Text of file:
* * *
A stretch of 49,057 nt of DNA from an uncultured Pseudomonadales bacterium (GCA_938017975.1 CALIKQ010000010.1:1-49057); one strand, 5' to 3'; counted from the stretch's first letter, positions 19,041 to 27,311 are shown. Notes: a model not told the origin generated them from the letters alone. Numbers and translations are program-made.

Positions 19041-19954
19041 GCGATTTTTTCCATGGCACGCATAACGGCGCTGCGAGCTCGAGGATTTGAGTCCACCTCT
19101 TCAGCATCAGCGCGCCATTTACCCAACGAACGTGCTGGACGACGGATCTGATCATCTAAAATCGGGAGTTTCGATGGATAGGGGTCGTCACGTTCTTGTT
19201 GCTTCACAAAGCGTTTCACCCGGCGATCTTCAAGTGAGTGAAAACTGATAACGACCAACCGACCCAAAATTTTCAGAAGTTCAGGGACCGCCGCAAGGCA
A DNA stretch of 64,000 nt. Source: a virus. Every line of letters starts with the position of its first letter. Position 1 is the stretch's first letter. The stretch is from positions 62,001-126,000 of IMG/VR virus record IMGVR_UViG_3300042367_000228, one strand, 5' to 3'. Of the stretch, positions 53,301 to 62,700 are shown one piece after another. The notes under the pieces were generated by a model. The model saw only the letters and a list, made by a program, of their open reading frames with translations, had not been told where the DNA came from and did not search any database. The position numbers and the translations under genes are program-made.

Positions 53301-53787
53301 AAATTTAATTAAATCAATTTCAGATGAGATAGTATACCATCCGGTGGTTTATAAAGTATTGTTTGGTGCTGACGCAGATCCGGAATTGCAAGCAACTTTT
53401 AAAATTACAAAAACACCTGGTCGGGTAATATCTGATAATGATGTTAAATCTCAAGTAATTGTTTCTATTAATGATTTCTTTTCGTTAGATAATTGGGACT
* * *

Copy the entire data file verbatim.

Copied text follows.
A stretch of 49,057 nt of DNA from an uncultured Pseudomonadales bacterium (GCA_938017975.1 CALIKQ010000010.1:1-49057); one strand, 5' to 3'; counted from the stretch's first letter, positions 19,041 to 27,311 are shown. Notes: a model not told the origin generated them from the letters alone. Numbers and translations are program-made.

Positions 19041-19954
19041 GCGATTTTTTCCATGGCACGCATAACGGCGCTGCGAGCTCGAGGATTTGAGTCCACCTCT
19101 TCAGCATCAGCGCGCCATTTACCCAACGAACGTGCTGGACGACGGATCTGATCATCTAAAATCGGGAGTTTCGATGGATAGGGGTCGTCACGTTCTTGTT
19201 GCTTCACAAAGCGTTTCACCCGGCGATCTTCAAGTGAGTGAAAACTGATAACGACCAACCGACCCAAAATTTTCAGAAGTTCAGGGACCGCCGCAAGGCA
A DNA stretch of 64,000 nt. Source: a virus. Every line of letters starts with the position of its first letter. Position 1 is the stretch's first letter. The stretch is from positions 62,001-126,000 of IMG/VR virus record IMGVR_UViG_3300042367_000228, one strand, 5' to 3'. Of the stretch, positions 53,301 to 62,700 are shown one piece after another. The notes under the pieces were generated by a model. The model saw only the letters and a list, made by a program, of their open reading frames with translations, had not been told where the DNA came from and did not search any database. The position numbers and the translations under genes are program-made.

Positions 53301-53787
53301 AAATTTAATTAAATCAATTTCAGATGAGATAGTATACCATCCGGTGGTTTATAAAGTATTGTTTGGTGCTGACGCAGATCCGGAATTGCAAGCAACTTTT
53401 AAAATTACAAAAACACCTGGTCGGGTAATATCTGATAATGATGTTAAATCTCAAGTAATTGTTTCTATTAATGATTTCTTTTCGTTAGATAATTGGGACT